What is 'Normal Market Size'

Normal market size is a share classification structure based on the number of shares outstanding. This determines the number of shares that a market maker can trade at the quoted price.

BREAKING DOWN 'Normal Market Size'

Normal market size (NMS) is the minimum number of securities for which a market maker is obliged to quote firm bid and ask prices. In a quote-driven market, market makers cannot be expected to offer firm quotes up to an unlimited size. However, they must provide sufficient liquidity for investors to be able to transact reasonable quantities of a security at a quoted price. This is what constitutes normal market size.

How Normal Market Size Works

If Company X has an NMS of 1,000, a market maker must quote firm prices for volumes of that stock at least that size. The market maker may go higher though, for example he may quote a size of 3,000 offer and 3,000 bid. In such a scenario, a trader should be able to buy or sell up to 3,000 shares of Company X via that market maker at the quoted prices.

The market maker's quote will show on a trader's screen as Company X at $1.05 - $1.10 (3,000 x 3,000). This means the market maker is prepared to sell up to 3,000 shares at $1.10 or buy up to 3,000 shares at $1.05.

If a trader wants to buy or sell more than 3,000 shares, this may be possible, but the trader may have to pay more than the quoted price for the shares or accept less than the quoted price to sell the shares. Breaking the transaction up into smaller trades may allow a trader to buy or sell the shares in question at the desired price.

Large companies tend to have high NMS figures because of their high liquidity levels. For example, a large company may often see millions of its shares traded in one day, which makes for an NMS in the tens of thousands of shares. In these instances, a trader can be pretty sure if they buy 3,000 shares, the prices quoted are good, and the order won't move the market.

Small companies have lower NMS figures because their shares tend to be less liquid. However, this doesn't necessarily mean that a trader can't purchase a number of shares larger than the NMS. Provided  the trade request is within the market makers quoted size, then a trader should be able to deal.

RELATED TERMS
  1. Indicative Quote

    An indicative quote is a forex price provided by a market maker ...
  2. Position Sizing

    Position sizing refers to the number of units invested in a particular ...
  3. Quote

    A quote refers to a price determined at a specific instance of ...
  4. Quoted Price

    A quoted price is the most recent price at which an investment ...
  5. Trade Through

    A trade through is an order that is carried out at a suboptimal ...
  6. Third Market Maker

    A third market maker is a third-party securities dealer who is ...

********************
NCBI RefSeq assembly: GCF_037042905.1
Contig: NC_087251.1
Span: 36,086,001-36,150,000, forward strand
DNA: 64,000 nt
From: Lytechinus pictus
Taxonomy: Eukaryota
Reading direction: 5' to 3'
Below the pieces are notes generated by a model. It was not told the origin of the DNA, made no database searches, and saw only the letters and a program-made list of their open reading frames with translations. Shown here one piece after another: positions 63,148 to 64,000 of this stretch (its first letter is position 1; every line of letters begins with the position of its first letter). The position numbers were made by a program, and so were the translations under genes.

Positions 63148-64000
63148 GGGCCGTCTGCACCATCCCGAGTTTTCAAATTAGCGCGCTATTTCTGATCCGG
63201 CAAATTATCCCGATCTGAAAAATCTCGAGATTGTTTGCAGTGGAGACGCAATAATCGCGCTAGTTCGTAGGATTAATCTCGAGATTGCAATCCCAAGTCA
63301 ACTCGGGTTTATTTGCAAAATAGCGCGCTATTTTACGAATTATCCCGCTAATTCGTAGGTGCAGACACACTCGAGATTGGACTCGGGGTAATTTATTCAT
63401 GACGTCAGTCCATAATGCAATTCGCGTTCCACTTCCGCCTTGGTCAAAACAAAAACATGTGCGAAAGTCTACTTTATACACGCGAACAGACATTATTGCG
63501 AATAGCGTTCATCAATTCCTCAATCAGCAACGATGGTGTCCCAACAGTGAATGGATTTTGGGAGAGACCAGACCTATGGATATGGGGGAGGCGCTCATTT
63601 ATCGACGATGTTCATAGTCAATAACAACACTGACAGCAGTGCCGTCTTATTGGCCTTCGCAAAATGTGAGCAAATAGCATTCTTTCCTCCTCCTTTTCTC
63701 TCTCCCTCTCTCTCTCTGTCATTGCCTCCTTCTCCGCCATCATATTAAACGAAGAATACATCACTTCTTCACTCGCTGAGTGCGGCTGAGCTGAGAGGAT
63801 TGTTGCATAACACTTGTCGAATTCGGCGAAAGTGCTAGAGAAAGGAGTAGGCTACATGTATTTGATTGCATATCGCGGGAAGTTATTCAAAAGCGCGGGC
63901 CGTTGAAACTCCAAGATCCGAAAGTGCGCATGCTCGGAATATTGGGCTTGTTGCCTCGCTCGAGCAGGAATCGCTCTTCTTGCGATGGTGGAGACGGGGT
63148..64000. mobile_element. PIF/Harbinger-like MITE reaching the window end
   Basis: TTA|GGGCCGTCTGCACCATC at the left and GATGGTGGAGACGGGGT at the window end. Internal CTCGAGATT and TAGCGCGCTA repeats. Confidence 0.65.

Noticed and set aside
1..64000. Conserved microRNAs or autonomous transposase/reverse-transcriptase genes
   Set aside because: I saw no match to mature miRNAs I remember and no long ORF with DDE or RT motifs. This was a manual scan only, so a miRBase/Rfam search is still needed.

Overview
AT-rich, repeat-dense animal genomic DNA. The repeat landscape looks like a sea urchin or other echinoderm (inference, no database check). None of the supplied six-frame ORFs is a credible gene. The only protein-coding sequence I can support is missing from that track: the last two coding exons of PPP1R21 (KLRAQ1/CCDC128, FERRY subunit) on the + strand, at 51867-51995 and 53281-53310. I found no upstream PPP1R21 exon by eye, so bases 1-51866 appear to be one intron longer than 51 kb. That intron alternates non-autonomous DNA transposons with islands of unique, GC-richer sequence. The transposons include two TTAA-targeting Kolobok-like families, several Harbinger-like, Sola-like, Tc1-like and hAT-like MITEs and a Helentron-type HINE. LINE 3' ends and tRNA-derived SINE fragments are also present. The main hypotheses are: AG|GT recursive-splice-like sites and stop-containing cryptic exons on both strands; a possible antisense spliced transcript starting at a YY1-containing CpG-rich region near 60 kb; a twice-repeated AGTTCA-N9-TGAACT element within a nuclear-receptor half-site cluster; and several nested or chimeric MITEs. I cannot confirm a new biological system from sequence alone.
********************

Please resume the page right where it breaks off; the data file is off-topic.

Related Articles
  1. Personal Finance

    How brokers can avoid a market-maker's tricks

    Ensure that you and your clients are getting the best deal by avoiding these three pitfalls.
  2. Trading

    Introduction to Level II Quotes

    Find out what's happening in a given stock with this service showing Nasdaq market makers' best bid and ask prices.
  3. Trading

    An Introduction To Securities Markets

    The global securities market is constantly evolving. Discover the most popular market structures currently in use.
  4. Investing

    Explaining the Common Size Income Statement

    A common size income statement expresses each account as a percentage of net sales.
  5. Insights

    A Breakdown on How the Stock Market Works

    Learn what it means to own stocks and shares, why shares exist, and how you buy and sell them.
  6. Investing

    The Roles of Traders and Investors

    Discover how these two groups work together to keep the market functioning properly.
  7. Insights

    The Market Participant Playbook

    Find out what effect institutional investors have on the stock market and individual traders.
  8. Trading

    How To Avoid Closing Options Below Intrinsic Value

    To get the best return possible on your options trading, it is important to understand how options work and the markets in which they trade.
RELATED FAQS
  1. Quote driven and order driven markets: What's the difference?

    The difference between these two market systems lies in what is displayed in the market in terms of orders and bid and ask ... Read Answer >>
  2. What is the difference between a broker and a market maker?

    A broker is an intermediary who has a license to buy and sell securities on a client's behalf. Stockbrokers coordinate contracts ... Read Answer >>
  3. What's the difference between a Nasdaq market maker and a NYSE specialist?

    What's the main difference between a specialist and a market maker? Not much. Both the New York Stock Exchange (NYSE) specialist ... Read Answer >>
Hot Definitions
  1. Yield Curve

    A yield curve is a line that plots the interest rates, at a set point in time, of bonds having equal credit quality, but ...
  2. Portfolio

    A portfolio is a grouping of financial assets such as stocks, bonds and cash equivalents, also their mutual, exchange-traded ...
  3. Gross Profit

    Gross profit is the profit a company makes after deducting the costs of making and selling its products, or the costs of ...
  4. Diversification

    Diversification is the strategy of investing in a variety of securities in order to lower the risk involved with putting ...
  5. Intrinsic Value

    Intrinsic value is the perceived or calculated value of a company, including tangible and intangible factors, and may differ ...
  6. Current Assets

    Current assets is a balance sheet item that represents the value of all assets that can reasonably expected to be converted ...
Trading Center